Tag: Alfred Duff Cooper

Churchill’s Potent Political Nicknames: Adm. Row-Back to Wuthering Height

Churchill’s Potent Political Nicknames: Adm. Row-Back to Wuthering Height

Spo­rad­i­cal­ly, pun­dits com­pare Don­ald Trump with Win­ston Churchill. There’s even a book com­ing out on the sub­ject. I dep­re­cate all this by instinct and will avoid that book like the Coro­n­avirus. Sur­face sim­i­lar­i­ties may exist: both said or say main­ly what they thought or think, unfil­tered by polls (and some­times good advice). But Churchill’s lan­guage and thought were on a high­er plane. Still, when a friend said that Churchill nev­er stooped to deri­sive nick­names like Trump, I had to dis­agree.

Whether invent­ed by the Pres­i­dent or his scriptwrit­ers, some of Trump’s nick­names were very effec­tive.…

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McKinstry’s Churchill and Attlee: A Vanished Age of Political Respect

McKinstry’s Churchill and Attlee: A Vanished Age of Political Respect

Churchill and Attlee: Allies in War, Adver­saries in Peace, by Leo McK­instry. New York: Lon­don, Atlantic Books, 736 pages, £25, Ama­zon $25.66.  Excerpt­ed from a book review for the Hills­dale Col­lege Churchill Project. For the orig­i­nal text, click here.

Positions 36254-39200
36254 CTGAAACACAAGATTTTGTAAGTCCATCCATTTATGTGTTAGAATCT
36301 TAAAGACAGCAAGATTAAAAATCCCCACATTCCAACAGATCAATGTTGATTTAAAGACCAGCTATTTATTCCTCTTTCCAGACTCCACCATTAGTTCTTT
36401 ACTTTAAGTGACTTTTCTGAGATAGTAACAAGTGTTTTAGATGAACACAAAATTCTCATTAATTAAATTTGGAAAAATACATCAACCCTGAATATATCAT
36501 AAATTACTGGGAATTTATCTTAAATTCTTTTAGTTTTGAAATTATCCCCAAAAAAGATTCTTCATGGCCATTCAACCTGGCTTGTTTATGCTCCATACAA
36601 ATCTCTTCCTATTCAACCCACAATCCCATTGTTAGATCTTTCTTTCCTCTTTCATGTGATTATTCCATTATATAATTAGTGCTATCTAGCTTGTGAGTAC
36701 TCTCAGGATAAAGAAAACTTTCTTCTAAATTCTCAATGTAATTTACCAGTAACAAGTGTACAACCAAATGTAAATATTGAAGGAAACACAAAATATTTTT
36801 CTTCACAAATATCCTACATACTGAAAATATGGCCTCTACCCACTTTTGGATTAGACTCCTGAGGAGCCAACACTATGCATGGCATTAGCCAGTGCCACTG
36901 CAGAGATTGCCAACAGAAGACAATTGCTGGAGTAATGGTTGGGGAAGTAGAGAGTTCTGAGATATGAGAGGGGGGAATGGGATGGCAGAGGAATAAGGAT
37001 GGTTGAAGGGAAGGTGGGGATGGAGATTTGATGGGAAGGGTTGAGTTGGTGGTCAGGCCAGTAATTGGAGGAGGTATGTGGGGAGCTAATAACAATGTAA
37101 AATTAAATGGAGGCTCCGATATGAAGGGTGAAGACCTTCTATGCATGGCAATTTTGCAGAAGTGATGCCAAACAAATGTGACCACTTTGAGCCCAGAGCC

The McKinstry Epic

Leo McKinstry’s book 738 pages—twice the size of the pre­vi­ous Attlee-Churchill book and is riv­et­ing from cov­er to cov­er. Scrupu­lous­ly fair, McK­instry tells the sto­ry, backed by a volu­mi­nous bib­li­og­ra­phy, exten­sive research and pri­vate cor­re­spon­dence. Thus he cap­tures Churchill’s gen­eros­i­ty of spir­it, and Attlee’s great­ness of soul.

“Some­times tur­bu­lent, often fruit­ful, theirs was a rela­tion­ship unprece­dent­ed in the annals of British pol­i­tics,” McK­instry con­cludes.…

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Present at the Creation: Randolph Churchill and the Official Biography (3)

Present at the Creation: Randolph Churchill and the Official Biography (3)

“Ran­dolph Churchill: Present at the Cre­ation,” is from a lec­ture aboard the Regent Sev­en Seas Explor­er on the 2019 Hills­dale Col­lege Cruise around Britain, 8 June 2019. Con­clud­ed from Part 2.

“The Great Work” —Randolph S.C.

After the war, Churchill willed his archive to Ran­dolph. In 1959, impressed by his son’s  biog­ra­phy of Lord Der­by, he invit­ed Ran­dolph to be his biog­ra­ph­er. Ran­dolph devot­ed him­self to the job, know­ing by then that he had wrecked his body, that the process of dis­in­te­gra­tion was advanced. Could he fin­ish in time? Ran­dolph won­dered.

He housed the archives in a fire­proof strong room at Stour, his home in Suf­folk.…

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